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Direct download: gweek_091.mp3
Category:Interview -- posted at: 9:14 PM

I spoke with food blogger and Meatshare founder Melissa McEwen. Her blog, Hunt Gather Love is about "the intersection between evolutionary biology and food."

Melissa is profiled in today's Chicago Reader article about a supper club run by amateur chefs.


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Direct download: gweek_090.mp3
Category:Interview -- posted at: 5:47 PM

David and I spoke with Marina Gorbis about her new book, The Nature of the Future: Dispatches from the Socialstructed World.

When Marina Gorbis was a child, growing up in the Soviet Union, she lived with her sister and widowed mother, a medical doctor at a government clinic in Odessa. Her mother’s salary was meager, and her mother wasn’t a member of the privileged communist party elite, and yet Marina says she and her sister enjoyed a life filled with the arts, good food, fashionable clothes, travel, and education. It was all possible, she says, because her mother knew the value of social capital. “Social connections,” Marina writes, “were a powerful currency that flowed through [my mother’s] network of friends and acquaintances, giving her access to many goods and services and enabling our comfortable, if not luxurious, lifestyle.”

Marina never forgot this lesson about the incredible power of networked individuals, and it directed the course of her professional life. For the past 7 years, Marina has been the executive director of the Institute for the Future, an independent, non-profit research organization and creative design studio in Palo Alto California where David is also a researcher. IFTF helps organizations think about the future to make better decisions in the present.


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Direct download: gweek_089.mp3
Category:Interview -- posted at: 7:19 PM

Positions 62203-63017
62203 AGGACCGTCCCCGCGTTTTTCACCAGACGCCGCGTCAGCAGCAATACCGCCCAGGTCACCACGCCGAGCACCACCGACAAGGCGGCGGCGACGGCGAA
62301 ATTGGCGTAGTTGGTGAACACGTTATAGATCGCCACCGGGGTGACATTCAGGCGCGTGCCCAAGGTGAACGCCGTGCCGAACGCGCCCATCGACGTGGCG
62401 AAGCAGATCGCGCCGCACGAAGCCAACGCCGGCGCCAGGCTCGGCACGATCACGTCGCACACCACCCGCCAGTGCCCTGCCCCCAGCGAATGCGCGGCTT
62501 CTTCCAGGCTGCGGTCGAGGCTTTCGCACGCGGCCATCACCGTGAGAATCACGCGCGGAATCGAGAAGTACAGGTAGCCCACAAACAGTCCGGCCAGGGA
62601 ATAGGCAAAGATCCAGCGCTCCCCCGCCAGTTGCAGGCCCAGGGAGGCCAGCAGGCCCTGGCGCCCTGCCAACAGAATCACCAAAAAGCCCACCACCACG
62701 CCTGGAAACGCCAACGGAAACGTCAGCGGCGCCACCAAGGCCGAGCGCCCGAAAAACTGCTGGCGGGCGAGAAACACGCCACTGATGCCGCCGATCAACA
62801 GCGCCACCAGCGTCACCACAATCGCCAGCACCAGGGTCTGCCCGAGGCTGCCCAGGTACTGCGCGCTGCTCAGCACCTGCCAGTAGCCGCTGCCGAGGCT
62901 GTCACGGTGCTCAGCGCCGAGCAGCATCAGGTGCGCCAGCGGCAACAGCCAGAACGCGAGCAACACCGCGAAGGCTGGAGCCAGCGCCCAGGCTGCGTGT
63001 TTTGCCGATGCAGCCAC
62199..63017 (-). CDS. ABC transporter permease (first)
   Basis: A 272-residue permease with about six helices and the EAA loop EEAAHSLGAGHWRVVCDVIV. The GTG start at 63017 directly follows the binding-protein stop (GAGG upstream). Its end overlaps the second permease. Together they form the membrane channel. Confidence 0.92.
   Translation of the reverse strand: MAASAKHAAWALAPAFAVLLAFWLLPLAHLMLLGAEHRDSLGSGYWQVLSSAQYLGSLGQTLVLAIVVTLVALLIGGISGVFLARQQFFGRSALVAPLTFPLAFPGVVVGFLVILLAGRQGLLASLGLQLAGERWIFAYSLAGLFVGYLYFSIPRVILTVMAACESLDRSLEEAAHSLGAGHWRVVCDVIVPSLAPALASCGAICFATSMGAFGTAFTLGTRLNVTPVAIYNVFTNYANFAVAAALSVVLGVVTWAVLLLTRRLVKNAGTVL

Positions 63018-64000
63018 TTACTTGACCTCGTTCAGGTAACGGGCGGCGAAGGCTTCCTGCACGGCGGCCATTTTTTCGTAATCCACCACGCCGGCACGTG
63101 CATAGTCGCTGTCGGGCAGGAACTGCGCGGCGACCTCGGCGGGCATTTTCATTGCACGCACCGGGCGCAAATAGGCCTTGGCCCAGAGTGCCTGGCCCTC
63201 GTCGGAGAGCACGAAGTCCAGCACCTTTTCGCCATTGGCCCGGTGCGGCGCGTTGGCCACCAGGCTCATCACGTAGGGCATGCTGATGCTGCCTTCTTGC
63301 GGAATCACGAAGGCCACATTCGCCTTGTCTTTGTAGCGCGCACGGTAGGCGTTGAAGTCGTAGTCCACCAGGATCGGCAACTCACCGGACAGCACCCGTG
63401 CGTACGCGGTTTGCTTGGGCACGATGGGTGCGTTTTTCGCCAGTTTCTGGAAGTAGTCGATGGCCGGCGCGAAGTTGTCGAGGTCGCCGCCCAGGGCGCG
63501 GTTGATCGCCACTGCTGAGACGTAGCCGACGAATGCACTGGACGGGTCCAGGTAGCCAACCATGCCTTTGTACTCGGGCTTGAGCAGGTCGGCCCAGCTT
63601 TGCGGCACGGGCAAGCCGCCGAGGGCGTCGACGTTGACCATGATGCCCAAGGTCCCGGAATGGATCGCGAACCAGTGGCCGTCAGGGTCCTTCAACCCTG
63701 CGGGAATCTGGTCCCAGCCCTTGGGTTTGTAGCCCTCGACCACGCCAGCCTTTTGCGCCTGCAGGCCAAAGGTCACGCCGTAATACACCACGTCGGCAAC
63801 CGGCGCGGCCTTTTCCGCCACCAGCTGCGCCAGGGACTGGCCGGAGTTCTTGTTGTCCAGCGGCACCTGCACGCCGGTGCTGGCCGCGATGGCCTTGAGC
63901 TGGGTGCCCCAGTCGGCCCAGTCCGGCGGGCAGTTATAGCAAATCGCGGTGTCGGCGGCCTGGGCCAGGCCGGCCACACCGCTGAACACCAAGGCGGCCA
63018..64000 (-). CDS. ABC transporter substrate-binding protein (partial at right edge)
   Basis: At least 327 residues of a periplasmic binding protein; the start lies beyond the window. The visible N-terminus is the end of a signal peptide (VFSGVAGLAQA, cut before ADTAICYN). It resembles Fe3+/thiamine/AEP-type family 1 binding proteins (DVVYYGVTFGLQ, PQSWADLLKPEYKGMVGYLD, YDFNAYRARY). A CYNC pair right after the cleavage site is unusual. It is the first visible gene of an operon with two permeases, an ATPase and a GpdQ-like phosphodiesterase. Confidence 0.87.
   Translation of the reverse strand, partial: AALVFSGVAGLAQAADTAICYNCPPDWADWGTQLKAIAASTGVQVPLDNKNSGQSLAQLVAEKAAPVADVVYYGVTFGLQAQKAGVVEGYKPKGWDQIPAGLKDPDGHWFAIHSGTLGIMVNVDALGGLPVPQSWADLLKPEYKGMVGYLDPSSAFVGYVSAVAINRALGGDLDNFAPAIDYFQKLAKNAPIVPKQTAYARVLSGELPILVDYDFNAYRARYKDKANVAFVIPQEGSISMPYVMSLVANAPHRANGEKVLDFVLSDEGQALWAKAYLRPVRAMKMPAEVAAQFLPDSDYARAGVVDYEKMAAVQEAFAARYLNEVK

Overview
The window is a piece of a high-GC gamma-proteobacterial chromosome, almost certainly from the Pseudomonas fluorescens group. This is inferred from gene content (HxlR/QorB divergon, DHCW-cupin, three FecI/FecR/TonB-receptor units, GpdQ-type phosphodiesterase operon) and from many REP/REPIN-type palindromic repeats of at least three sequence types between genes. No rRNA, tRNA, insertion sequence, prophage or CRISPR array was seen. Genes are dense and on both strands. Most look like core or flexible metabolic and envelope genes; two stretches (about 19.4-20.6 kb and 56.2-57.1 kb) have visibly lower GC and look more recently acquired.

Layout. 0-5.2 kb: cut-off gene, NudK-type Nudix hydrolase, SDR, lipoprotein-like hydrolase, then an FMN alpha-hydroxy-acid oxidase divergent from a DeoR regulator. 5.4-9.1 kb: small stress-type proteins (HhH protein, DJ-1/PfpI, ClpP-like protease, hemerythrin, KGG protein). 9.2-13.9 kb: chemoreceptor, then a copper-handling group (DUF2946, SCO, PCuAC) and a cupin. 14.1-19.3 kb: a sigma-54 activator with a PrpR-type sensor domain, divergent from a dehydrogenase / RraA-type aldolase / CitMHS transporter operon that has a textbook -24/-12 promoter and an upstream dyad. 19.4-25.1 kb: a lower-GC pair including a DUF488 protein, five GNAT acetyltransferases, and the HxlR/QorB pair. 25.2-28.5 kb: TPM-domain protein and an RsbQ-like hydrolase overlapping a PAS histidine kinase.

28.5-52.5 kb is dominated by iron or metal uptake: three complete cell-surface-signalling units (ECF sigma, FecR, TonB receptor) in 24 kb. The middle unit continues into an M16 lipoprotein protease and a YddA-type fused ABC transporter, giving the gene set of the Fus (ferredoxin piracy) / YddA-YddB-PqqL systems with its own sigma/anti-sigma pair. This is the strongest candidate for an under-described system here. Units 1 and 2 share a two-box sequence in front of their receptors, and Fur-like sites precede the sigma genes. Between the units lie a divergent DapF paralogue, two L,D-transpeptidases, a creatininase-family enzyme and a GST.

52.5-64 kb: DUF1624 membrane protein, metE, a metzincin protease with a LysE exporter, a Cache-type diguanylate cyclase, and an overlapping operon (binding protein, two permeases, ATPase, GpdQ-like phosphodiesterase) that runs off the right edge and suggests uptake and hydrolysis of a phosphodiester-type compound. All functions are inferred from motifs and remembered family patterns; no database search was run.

David and I had a terrific conversation with Nick Harmer, bass player for Death Cab for Cutie. We talked about state of home recording, great crime novels, the best places to use the toilet while on tour, and much more.


Nick provided a list of enjoyable books he's read while on tour:

Nick says: "Pretty much anything by these authors is great reading. Other notable go-to authors for me include: James Ellroy, Elmore Leonard, James Sallis, and Walter Mosley to name a few."

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Direct download: gweek_088.mp3
Category:Interview -- posted at: 10:28 PM

This morning David and I spoke with with Carrie Brownstein: musician, writer, actor. She’s a founding member of the bands Slayter-Kinney and Wild Flag, and the co-creator, co-writer, and co-star of Portlandia, the hit sketch comedy series on IFC, currently in its 3rd season.



Portlandia: A Guide for Visitors

Portlandia: Artisanal popcorn

Portlandia just keeps getting better

Portlandia holiday preview video: "Vagina Pillows"

SPOILER ALERT: New Portlandia preview clip is called "Spoiler Alert"

(Image of Carrie Brownstein: Wildflag - SXSW Music 2011 - Austin, TX, a Creative Commons Attribution Share-Alike (2.0) image from kk's photostream)

Direct download: gweek_084.mp3
Category:Interview -- posted at: 10:33 PM

In this episode of Gweek I interviewed one of my publishing heroes, Jay Kinney. Jay was a founding member of the underground comics movement in the late 1960s beginning with Bijou Funnies in 1968. In 1970 he launched Young Lust comics, a great parody of the true love comics of 40 through 60s. He was also art director of the rock fanzine, Who Put the Bomp, which launched the careers of music journalists Lester Bangs and Griel Marcus.

He was editor of Co-Evolution Quarterly, the magazine that grew out of the Whole Earth Catalog. When Co-Evolution Quarterly evolved into Whole Earth Review, Jay wrote an article for it in 1987 called, "If Software Companies Ran the Country," in which he likened digital media to the replicating Shmoos in L'il Abner, and the article remains as fresh and powerful today as it did 25 years ago.

Jay was the founder and publisher of the late, great Gnosis Magazine, and more recently the author of several books on Western esoteric and occult traditions, including The Masonic Myth, "a journey of discovery into the real facts (and mysteries) of Masonry's history and symbols."

We also discussed the newly-published anthology of Anarchy Comics, yet another terrific creation by Jay. Though it ran only four issue from 1978 to 1987, the series remains one of my favorites, and I treasure my original copies.

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Direct download: gweek_080.mp3
Category:Interview -- posted at: 10:24 PM